Evolution And Revolution In Mens Clothing
Once upon a time, men adhered to strict fashion rules, never daring to buck the sartorial system. But today´s top designers say the modern man is now willing to take risks to create a more personal look.
So what are the new ground rules for masculine elegance in 2006?
Ahead of Paris men´s fashion week, which begins Friday, AFP asked a diverse cross-section of
Designers, form Japan´s Naoki Takizawa at Issey Miyake to Veronique Nichanian at Hermes, to describe the recent men swear revolution.
“Today´s man is more comfortable with himself and lets his real personality shine through,” said Nichanian. “Before, he followed trends, but basically never deviated from a set dress code. Today, he mixes it up a bit.
Takizawa, who will present his spring-summer 2006 collection for Issey Miyake on Friday, added: “There is no longer one standard definition of elegance with a few variations, but a multitude of dress codes and attitudes”.
At the fashion house of reclusive Belgian Martin Margie, who never makes public appearances or comments, a company spokesperson said: “Many designers finally got what they had been asking for, after such a long time!”
“There are on more universal fashion diktats, but rather personal fashion diktats, but rather personal tastes, creative expressions and in dividual styles. Men can wear what they want, without thinking about fashion per se.”
For Franck Boclet, the designer at Francesco Smalto, actors Nicolas Cage and Vincent Cassel are typical of the new modern male “who takes care of himself and likes to dress up.”
“Men are more and more chameleon – they can dress in a different way every day, according to their moods,” Boclet noted.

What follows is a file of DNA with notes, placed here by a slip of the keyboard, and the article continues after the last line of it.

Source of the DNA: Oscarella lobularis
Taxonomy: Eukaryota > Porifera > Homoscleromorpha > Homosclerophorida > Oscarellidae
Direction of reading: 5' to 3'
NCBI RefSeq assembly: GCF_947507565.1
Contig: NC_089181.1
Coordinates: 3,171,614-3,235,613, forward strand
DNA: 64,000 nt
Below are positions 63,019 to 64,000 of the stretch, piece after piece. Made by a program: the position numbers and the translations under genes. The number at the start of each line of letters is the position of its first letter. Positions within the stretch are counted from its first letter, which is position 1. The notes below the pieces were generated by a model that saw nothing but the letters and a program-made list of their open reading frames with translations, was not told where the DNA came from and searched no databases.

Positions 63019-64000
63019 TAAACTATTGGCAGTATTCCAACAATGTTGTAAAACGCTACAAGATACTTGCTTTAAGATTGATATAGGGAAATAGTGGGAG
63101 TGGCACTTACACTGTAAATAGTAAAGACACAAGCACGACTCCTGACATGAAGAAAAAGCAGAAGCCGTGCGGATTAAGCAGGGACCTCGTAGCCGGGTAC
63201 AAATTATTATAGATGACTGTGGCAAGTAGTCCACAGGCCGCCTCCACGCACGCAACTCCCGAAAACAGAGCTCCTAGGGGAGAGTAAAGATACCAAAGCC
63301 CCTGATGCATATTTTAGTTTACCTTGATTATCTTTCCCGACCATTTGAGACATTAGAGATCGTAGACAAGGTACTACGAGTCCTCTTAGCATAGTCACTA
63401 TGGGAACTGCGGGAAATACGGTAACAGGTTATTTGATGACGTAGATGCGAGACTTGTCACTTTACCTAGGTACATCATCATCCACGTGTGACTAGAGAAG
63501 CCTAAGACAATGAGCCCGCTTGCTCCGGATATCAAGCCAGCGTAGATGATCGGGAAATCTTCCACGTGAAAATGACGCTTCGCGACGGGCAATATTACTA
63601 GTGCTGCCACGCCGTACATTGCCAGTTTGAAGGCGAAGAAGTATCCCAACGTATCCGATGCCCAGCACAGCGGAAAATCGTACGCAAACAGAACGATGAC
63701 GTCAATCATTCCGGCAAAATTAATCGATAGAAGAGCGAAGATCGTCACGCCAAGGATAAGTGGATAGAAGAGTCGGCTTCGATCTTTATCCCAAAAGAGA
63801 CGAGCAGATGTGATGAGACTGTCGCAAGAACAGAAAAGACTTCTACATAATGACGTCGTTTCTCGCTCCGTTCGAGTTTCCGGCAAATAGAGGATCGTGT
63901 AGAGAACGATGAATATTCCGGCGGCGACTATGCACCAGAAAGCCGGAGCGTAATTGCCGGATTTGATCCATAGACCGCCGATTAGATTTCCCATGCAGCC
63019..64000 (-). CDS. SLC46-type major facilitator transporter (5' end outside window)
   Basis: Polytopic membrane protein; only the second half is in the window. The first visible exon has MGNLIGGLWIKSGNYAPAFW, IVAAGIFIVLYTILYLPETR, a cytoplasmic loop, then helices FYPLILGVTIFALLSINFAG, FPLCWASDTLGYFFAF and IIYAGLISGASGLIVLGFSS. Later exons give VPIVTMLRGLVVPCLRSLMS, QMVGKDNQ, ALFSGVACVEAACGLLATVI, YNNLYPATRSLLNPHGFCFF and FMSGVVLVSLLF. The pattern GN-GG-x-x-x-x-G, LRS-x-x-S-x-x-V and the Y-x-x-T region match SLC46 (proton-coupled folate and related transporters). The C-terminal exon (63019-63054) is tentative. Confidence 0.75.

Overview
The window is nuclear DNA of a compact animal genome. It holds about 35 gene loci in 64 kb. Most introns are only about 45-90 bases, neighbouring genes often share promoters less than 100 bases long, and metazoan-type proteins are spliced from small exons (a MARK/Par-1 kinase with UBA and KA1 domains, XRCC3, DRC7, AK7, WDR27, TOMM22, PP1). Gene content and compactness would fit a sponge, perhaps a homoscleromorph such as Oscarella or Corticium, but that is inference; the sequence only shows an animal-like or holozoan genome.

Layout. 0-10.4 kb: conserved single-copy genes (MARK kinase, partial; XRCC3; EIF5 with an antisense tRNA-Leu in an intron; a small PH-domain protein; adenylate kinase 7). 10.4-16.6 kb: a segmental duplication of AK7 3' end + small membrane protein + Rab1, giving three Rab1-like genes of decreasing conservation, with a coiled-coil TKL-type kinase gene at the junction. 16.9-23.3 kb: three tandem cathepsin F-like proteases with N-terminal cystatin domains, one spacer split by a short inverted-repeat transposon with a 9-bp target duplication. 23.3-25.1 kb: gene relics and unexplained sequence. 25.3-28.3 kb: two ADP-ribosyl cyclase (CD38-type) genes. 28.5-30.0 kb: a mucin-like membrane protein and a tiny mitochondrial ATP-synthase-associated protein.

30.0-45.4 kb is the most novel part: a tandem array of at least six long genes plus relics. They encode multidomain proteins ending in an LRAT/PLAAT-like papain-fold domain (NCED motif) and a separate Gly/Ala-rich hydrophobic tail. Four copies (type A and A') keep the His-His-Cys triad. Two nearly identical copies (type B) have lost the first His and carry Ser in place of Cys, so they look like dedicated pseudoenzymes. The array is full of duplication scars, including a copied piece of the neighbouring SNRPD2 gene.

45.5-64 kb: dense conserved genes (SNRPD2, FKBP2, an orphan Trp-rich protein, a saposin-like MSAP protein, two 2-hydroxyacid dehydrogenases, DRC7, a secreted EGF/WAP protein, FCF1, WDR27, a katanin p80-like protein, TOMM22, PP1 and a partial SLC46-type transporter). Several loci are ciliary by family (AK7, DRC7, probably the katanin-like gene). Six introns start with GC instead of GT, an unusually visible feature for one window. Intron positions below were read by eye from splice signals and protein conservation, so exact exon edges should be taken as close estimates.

Jose Levy, designer for Emanuel Unger, hailed English football star David Beckham – famous for his moves on both the soccer filed and the red carpet – for “reassuring men who would have never otherwise dared” to strike a pose.
The Frenchman calls it the “new pleasure in dressing,” explaining: “Before, at 20, men went to work at a bank in something that looked like Dad´s suit. Today, there are actually suits for young people!”
Levy´s countryman Pierre Henri Matt out, who will unveil both his personal line and a collection for Dormeuil in Paris, said: “Men´s behavior has changed a lot in the last decade. They care a lot more about their appearance.”
Matt out predicted that men would follow a course taken by women 20 years ago, embracing “beauty products, fashion, shopping and the fact that they belong to a world of labels.”
Nichanian said the evolution of societal morns, family, and the workplace made the men swear revolution possible
by DOMINIQUE AGEORGES at AGENCE FRANCE-PRESSE
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